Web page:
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Your posts on tonight’s debate welcome

October 9th, 2008 · 21 Comments

Sorry, folks, couldn’t make it to tonight’s Peter Ladner-Gregor Robertson No. 2 debate in the debate-a-thon that this campaign has turned into. Your thoughts and impressions welcome, although I think we’ve all come to realize that it’s like people are living in parallel universes when it comes to judging the candidates. I’ve found it quite striking that there are such different assessments of the same event by different people.

No matter, I look forward to your comments.

Categories: Uncategorized

  • Julia

    I am getting a little weary of homelessness being the only think that Gregor wants to talk about. Surely there are other issues in this city that are equally important. I would also really like it if someone would put a price on all his big plans. Perhaps he could also tell us what he might cut to pay for the same big ideas or maybe he simply plans to raise everyone’s taxes!

  • Saw it live

    I don’t know what part of Vancouver Julia lives in, but as someone who has to pass by dozens of homeless people a day to get to work, I’m quite happy knowing that Gregor recognizes that homelessness is the most important issue in the city.

    As for the debate tonight, it was more of the same. Pretty even, with perhaps the only big slipup being when Ladner declared that the first thing he would do upon getting elected was take a vacation – and he wasn’t joking. Both handled the questions fine, but Ladner seemed more on the defensive, especially when he had to answer for cutting the child and youth advocate, as well as parking for the disabled.

    Good questions tonight. But what a horrible venue for a debate. Was the inside of the hollow tree not available?

  • rod

    Barry Link was humorous. Irwin Loy spoke softly. Gregor drank Happy Planet. The End.

  • I recorded it, if you want to sit through 58 minutes of a .wav file.

    M

  • Michael Hansen walking out was awesome; Gregor Robertson bored me, yellow card – the the Red card drops, half way through fascist blow hard #2 bored me so much I just walked out sooner and much more quiet then planned. I took the bus and sky train to see that? God, I worked harder then them and it cost more of my income to get on the ballot and they didn’t file yet, what nerve to exclude those of us who did; Me, Hansen, and Jiminez were there.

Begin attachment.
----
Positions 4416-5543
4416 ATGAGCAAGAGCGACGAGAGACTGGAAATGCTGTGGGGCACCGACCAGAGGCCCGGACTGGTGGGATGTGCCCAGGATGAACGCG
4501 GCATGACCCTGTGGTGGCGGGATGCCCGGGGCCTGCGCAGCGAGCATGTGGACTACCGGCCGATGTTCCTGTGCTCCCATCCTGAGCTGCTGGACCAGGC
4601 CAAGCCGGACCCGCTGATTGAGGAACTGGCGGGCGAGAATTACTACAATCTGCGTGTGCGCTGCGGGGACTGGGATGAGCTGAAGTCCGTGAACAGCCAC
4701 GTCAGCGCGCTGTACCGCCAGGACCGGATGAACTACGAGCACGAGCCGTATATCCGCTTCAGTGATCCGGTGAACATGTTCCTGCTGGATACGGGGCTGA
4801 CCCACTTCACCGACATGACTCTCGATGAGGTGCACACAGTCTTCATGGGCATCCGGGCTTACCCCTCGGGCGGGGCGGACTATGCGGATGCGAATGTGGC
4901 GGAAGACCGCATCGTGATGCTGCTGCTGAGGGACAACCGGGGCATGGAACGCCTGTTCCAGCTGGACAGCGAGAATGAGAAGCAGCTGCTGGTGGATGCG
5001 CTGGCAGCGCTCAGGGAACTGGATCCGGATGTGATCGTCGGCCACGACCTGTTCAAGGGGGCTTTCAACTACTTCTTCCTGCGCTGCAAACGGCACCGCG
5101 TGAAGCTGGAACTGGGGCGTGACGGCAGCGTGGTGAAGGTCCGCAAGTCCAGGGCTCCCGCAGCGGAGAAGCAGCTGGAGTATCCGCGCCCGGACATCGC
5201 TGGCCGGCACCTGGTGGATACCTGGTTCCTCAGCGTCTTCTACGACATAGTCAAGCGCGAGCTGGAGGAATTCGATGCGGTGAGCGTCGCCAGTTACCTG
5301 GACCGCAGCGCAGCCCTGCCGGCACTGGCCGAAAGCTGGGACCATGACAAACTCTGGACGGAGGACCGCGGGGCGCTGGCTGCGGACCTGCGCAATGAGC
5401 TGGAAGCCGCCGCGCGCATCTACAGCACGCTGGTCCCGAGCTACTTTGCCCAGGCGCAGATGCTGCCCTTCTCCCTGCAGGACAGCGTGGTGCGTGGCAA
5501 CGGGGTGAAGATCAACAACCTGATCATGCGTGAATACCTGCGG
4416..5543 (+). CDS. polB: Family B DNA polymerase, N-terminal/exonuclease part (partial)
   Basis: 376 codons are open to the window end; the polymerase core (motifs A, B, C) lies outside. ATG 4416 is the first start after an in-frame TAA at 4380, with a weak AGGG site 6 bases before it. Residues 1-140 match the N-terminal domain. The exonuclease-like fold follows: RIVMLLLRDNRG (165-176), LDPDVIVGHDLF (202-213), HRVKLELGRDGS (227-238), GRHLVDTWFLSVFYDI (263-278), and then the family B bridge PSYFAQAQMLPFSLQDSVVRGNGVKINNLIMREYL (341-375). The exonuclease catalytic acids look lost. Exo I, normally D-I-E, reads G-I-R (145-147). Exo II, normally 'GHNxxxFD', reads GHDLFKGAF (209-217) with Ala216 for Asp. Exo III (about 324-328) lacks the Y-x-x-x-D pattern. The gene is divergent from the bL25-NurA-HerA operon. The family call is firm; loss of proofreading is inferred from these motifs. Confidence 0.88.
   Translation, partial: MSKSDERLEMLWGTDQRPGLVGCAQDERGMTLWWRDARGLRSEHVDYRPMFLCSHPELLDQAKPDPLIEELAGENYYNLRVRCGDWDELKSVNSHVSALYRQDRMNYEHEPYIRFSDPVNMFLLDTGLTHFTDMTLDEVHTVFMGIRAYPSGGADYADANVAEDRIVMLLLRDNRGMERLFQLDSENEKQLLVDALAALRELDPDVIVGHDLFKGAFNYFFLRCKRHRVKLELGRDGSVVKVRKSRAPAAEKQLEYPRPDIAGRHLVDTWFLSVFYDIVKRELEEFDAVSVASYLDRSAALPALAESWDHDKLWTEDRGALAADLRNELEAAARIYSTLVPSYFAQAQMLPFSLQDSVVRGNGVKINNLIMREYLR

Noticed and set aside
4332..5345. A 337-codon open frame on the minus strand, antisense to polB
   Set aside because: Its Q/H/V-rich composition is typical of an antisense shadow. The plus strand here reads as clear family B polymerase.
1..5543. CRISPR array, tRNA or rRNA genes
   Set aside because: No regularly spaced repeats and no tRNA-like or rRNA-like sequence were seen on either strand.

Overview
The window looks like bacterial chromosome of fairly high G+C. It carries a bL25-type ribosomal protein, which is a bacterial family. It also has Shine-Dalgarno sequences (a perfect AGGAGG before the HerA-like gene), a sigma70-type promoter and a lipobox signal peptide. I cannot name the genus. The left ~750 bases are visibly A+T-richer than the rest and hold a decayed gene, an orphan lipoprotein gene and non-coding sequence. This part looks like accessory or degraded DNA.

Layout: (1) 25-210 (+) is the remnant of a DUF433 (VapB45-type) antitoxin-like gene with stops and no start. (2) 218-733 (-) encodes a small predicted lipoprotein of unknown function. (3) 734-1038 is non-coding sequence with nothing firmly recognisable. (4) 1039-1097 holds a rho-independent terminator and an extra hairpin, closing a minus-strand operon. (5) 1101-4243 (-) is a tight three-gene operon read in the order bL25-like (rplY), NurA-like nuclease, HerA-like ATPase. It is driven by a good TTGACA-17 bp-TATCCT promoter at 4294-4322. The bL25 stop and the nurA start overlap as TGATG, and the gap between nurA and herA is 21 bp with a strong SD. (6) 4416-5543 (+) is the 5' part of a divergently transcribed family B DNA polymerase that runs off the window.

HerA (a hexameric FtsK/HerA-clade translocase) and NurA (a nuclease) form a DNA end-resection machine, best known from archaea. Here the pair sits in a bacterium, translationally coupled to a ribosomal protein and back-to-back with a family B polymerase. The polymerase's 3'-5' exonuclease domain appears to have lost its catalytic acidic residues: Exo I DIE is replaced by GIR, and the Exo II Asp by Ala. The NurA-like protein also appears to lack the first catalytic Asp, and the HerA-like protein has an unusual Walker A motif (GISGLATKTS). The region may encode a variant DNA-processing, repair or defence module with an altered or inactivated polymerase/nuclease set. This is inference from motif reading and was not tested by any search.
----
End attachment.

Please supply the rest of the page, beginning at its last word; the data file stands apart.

Gölök Zoltán Buday
    More: http://w3.chronicerudite.com/n-t/portrainofmegalomaniacs/

  • Vote for Pedro? Nope

    2 debates down, 10 to go….and after 3 hours of Q & A’s I’m still waiting for Peter to explain why he’s any different from the most unpopular and ineffective Mayor our city has ever had.

    Also, I love the vice-chair of Metro card he keeps playing. The only reason he is vice is because the regional leaders voted against him being the chair.

  • Julia

    yes, I walk past homeless every day and it troubles me. But this is everyone’s problem not just Vancouver’s. Civic governments are very limited in what they can accomplish alone and for that – Peter is right. In some cases leadership and advocacy are as important as dollars. It will not be solved over night and it cannot be solve at neglect of everything that needs to be looked after.

    Civic issues are street level issues – sidewalks, bylaws, zoning, dog pounds, yes – shelters, building permits etc. I found Gregor flying at 30,000 feet and talking like he is runing for Premier.

  • As much as I agree that sidewalks are an important aspect of civic governance, do you want your mayor to focus on them?

    “I am very concerned with uneven sidewalks on south Burrard, the corner of 41st and Granville, most of Commercial Drive, 11th ave. between Fraser and Main, and a few other spots in the city. Additionally, I would like to hire two more dog catchers that would focus mainly on Yaletown parks, those places are out of hand…”

    Sorry, but I’ll take the guy talking about homelessness and sustainability any day.

  • Vancouverism